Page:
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California's sick waste of free money

A hospital provider fee would keep the state from missing out on federal Medi-Cal reimbursements.

July 18, 2009

The federal government has free money for California, in the form of reimbursement for Medi-Cal expenses -- if only the state would pick it up. But to pick it up, the state needs to put up matching funds at a time when there isn't exactly a lot of extra cash lying around.

Nearly half of the other states qualify for their full federal reimbursement by imposing a provider fee on hospitals, and California lawmakers and the Schwarzenegger administration are discussing a similar move. It's a good idea. But they aren't yet ready to impose a fee because they're still in talks with private hospitals that oppose the move. The delay means California could again leave too much federal money on the table.

Assemblyman Dave Jones (D-Sacramento) has come up with a way to stake a claim to federal medical reimbursements for the current fiscal quarter and the next one, and still leave enough time to get skeptical hospitals on board with a provider fee. AB 1383 would lay down a marker of sorts that would permit the state to apply for the money once it passes a follow-up bill that would address all the thorny details about which hospitals pay how much and which reimbursement dollars go to which state programs.

Skeptics say there's little chance of reaching agreement on that follow-up bill before the Legislature concludes its business in September. We're not quite so hopeless; agreement may well be within reach. But either way, the state ought to take an unmistakable step toward grabbing its full reimbursements by quickly adopting AB 1383 and allowing talks on the fee details to go forward.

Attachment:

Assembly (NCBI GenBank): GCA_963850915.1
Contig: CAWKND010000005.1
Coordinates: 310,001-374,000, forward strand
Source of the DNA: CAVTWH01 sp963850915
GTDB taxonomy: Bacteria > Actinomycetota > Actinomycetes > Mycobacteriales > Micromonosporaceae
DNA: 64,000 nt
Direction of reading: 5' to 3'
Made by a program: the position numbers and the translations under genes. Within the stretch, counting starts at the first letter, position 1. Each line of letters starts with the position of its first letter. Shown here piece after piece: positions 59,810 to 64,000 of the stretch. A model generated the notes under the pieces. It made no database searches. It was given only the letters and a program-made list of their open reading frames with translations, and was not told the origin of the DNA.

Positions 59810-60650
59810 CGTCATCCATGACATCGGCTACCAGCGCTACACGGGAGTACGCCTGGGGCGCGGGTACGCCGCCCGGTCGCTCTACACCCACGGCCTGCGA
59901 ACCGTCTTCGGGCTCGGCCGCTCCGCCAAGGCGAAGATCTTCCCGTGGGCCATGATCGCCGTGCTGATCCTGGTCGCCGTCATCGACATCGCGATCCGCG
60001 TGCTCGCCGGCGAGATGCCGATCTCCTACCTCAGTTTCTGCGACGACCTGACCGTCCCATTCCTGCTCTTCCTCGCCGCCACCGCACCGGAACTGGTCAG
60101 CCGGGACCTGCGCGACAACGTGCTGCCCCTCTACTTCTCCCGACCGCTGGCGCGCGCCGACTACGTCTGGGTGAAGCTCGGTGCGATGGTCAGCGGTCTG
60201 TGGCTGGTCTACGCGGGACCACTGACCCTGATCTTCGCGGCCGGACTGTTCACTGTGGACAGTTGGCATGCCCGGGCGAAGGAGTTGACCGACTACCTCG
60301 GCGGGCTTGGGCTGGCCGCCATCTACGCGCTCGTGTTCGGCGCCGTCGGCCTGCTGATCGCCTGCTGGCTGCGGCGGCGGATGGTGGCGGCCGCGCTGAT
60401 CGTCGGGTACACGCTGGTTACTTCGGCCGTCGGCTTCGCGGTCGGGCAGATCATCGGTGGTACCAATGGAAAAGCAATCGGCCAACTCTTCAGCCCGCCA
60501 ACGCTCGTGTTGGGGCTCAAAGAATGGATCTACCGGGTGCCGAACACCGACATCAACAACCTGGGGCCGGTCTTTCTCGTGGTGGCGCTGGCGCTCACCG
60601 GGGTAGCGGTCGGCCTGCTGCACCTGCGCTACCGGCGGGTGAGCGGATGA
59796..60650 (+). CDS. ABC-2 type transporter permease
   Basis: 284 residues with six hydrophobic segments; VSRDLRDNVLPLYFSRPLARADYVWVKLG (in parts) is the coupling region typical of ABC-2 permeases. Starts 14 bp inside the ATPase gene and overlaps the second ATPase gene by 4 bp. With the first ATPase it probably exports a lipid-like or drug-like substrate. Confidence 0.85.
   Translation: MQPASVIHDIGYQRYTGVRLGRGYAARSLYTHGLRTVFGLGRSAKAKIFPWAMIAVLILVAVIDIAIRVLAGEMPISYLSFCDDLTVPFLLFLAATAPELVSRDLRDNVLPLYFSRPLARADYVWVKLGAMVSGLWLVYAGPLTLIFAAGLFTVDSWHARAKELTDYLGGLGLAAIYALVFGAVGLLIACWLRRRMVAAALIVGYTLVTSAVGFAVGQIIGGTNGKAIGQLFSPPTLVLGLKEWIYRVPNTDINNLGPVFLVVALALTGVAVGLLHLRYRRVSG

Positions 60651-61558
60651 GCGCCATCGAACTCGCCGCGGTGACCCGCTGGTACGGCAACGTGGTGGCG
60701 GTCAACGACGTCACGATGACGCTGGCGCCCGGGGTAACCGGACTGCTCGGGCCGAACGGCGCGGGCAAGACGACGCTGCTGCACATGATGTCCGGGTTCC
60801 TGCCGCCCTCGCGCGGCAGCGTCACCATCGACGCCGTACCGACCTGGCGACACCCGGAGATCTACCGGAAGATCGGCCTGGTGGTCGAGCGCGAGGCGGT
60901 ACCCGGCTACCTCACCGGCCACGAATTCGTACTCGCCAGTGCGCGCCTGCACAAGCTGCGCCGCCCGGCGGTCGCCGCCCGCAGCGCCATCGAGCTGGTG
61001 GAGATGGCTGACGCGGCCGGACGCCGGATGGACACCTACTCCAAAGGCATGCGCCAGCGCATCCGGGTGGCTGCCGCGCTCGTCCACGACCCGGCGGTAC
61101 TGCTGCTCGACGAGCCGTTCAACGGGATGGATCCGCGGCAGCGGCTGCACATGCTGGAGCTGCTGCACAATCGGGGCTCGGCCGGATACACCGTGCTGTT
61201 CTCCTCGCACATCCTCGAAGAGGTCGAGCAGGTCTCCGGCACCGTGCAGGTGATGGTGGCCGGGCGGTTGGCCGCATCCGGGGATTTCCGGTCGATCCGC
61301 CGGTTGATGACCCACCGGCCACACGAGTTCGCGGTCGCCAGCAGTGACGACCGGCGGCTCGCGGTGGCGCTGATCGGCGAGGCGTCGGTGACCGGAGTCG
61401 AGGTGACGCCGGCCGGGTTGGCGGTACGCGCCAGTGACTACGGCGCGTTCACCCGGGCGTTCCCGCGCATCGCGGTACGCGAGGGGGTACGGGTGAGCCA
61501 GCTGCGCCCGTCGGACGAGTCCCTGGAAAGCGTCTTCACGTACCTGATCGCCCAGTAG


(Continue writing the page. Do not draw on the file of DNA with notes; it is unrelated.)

A provider fee makes sense. Last year, California hospitals lost by some estimates $3.8 billion in unpaid Medi-Cal costs; in exchange for paying a fee, they would be reimbursed much of those costs. Even the supposed net losers -- the hospitals whose patient mix consists mostly of the privately insured rather than lower-income Medi-Cal enrollees -- could benefit. The higher reimbursements elsewhere decrease the burden on emergency rooms while keeping interdependent hospitals strong. Those hospitals still may not see it that way, but there is room for negotiation to limit their losses or secure for them some benefits if the state can buy itself another month or so to work out the details.

A provider fee strongly resembles a portion of the healthcare reform plan that Gov. Arnold Schwarzenegger, to his credit, called for in 2007. The plan fell short, but it got a crucial conversation started. It's a conversation that should continue, especially now, when California needs every dollar it can get.

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